But there is a serious problem here, although it's not actually a logical fallacy per se, so much as a methodological fallacy. It is, in my opinion, one of the worst cognitive errors that we have to deal with in our search for a better understanding of the world: Confirmation Bias.

Confirmation Bias and Religion

Confirmation bias is the tendency to give more weight or significance to results or evidence that confirm an already-established opinion than we do to evidence that contradicts that opinion.

In this case, the error that the atheists are making in pointing to ISIS is that they are being very selective in the evidence they look at. Again, go back to the Krauss quote. He points to ISIS as a barbaric reminder that there is no religion of piece, but in doing so clearly ignores the many pieces of evidence that suggest religions are peaceful. You don't even have to leave Islam to find far more peaceful Muslims - and Muslims who say that their peaceful acts are motivated by their religious faith - than Muslims who are driven by hate toward violence.

And, as a scientist, Krauss certainly knows about confirmation bias. One of the major goals of the scientific enterprise is to minimize it. And he pretty much mocked poor confirmation bias on the religious side, quite deftly, here.

This is the real irony of Rauser's attack, for me, because confirmation bias is for me the largest problem with religion.
My issue with religion is not a fundamental rejection of mystical or supernatural influences, but rather that religion adopts a methodology in which confirmation bias is not only allowed, but encouraged.
My strongest evidence for this view comes in the central role of testimony in religious life. Outside of intellectual circles, religion is largely affirmed, in day-to-day worship, by anecdotal testimonies to the role of God in one's life. As someone who has spent most of his life on the outside of religion, I cannot tell you the number of times someone has tried to explain to me how God has actively transformed their life. They were an alcoholic or an abusive husband and then they got right with God, and they felt a transformation come over them, and this is proof of God's existence.

I attended an evangelical church for a time that was particularly intriguing in this regard, with relatively common testimonies from the congregation. For some context: the minister of this church had once been a construction worker, fell off the fifth story of a building, landed face-first on cement, and despite being so bad that doctors assumed he would die, he somehow walked out of the hospital about a week later. And, during his convalescence, he had a vision of Jesus. So it's absolutely understandable that this particular church put a lot of faith in testimony. (To date, I have no reason in particular to doubt the man's claims about the series of events. Nor, though I don't agree with his explanation, can I particularly fault him for attributing miraculous significance to them.)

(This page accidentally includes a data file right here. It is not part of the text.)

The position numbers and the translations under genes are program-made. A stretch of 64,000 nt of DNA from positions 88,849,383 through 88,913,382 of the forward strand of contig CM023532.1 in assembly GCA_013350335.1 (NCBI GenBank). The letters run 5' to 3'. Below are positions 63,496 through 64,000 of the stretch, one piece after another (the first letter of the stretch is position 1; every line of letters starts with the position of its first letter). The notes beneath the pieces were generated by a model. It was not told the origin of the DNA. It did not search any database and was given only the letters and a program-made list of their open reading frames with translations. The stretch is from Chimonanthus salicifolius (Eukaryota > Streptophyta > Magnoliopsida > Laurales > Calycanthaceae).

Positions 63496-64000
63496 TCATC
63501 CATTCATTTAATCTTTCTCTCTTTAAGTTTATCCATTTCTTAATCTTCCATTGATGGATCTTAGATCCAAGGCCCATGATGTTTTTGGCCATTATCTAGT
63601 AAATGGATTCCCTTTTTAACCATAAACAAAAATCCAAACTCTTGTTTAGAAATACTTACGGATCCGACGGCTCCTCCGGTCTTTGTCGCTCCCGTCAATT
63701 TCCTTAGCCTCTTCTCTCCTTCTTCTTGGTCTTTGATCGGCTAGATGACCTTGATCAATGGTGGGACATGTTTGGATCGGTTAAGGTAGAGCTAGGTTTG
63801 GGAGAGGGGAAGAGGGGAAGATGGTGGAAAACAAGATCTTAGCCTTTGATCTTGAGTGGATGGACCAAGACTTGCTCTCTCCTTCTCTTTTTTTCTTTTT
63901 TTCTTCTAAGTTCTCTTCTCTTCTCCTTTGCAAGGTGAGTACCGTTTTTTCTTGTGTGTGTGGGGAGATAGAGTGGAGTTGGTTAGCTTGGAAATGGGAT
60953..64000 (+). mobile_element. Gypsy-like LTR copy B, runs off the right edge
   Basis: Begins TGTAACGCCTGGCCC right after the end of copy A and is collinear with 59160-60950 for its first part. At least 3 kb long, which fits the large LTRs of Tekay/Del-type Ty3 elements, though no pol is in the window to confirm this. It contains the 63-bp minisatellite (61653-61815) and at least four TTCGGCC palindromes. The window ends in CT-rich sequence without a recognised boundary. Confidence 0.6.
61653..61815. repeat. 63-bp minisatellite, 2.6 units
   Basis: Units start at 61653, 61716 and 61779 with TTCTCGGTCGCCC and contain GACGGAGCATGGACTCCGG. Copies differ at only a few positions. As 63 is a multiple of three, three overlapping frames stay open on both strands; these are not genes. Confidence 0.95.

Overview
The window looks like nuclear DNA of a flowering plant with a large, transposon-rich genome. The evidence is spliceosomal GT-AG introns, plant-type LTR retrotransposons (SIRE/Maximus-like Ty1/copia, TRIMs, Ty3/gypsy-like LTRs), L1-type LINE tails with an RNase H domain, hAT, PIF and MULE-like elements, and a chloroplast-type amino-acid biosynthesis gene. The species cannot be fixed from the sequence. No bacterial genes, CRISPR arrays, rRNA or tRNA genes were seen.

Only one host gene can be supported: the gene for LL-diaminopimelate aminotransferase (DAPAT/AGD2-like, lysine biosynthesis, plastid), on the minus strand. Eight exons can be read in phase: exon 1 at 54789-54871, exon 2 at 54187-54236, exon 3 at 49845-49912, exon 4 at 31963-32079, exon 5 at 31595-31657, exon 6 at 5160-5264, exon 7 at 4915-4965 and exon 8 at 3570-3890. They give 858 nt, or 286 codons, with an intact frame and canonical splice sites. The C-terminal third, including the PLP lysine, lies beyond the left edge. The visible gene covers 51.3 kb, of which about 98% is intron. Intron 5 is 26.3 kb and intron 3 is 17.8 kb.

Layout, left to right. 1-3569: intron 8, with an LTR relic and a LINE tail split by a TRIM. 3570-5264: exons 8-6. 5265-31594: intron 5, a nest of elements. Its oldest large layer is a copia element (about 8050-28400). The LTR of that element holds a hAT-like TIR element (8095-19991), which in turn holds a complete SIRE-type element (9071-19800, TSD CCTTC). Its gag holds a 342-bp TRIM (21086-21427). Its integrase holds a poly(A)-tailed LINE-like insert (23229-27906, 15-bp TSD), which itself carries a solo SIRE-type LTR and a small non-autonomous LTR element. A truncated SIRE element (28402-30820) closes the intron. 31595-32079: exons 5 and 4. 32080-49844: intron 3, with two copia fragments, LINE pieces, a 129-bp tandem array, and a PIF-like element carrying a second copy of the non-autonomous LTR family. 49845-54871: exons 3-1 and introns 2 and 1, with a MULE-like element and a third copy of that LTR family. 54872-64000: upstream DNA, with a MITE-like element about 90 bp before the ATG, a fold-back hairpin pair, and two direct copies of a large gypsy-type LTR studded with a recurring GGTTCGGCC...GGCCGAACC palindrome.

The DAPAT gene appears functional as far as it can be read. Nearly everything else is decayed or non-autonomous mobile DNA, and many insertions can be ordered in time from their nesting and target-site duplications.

Testimonies from others were far less impressive, but still moving and significant. They were stories about how turning to Christianity and handing their life over to God made real differences in their lives. At one point, a man talked about how God had cured him of diabetes and helped him stop smoking. At another point, around Christmas time, a woman talked about how money was tight and she was going to have to avoid paying important bills so she could get clothes and gifts for her children. At the register, however, the scanner had some sort of malfunction, and the clothes came up much lower than expected. I don't remember the particulars, but I think the clothes came up for a few cents apiece, and the woman ended up saving over a hundred dollars all told.

If you stripped away all testimony of this kind from all religions, it's not clear to me that much religion would be left. There might be some logical arguments that would have impressed Aristotle fans, but religions wouldn't be living, breathing entities that influence lives directly in this world.

But every single one of the testimony examples above is a glaring case of confirmation bias. If you were to sit down and think, "How could I discern the real truth of religious experiences?" then you could hardly construct a worse methodology of doing it than asking people of faith when something good happened in their life that they felt was attributed to God. (I encourage you to try, in the comments section.)

The difference, of course, is that religious people do not, by and large, know about confirmation bias. As such, they can absolutely be forgiven for not taking steps to avoid it. Atheists, on the other hand - particularly active secularists, skeptics, religious critics, and "atheist ideologues" - absolutely know about confirmation bias. Using ISIS as a bludgeon to confirm your views without proper respect for the counter-argument is, either consciously or not, absolute hypocrisy.

What Can Be Said About Religion and ISIS?

It is perfectly valid, however, to point at ISIS as an example of how religion can lead someone to do horrible things. In a recent interview, even the Muslim moderate Reza Aslan admits that this is a logically valid interpretation of Islam (though not one that he agrees with).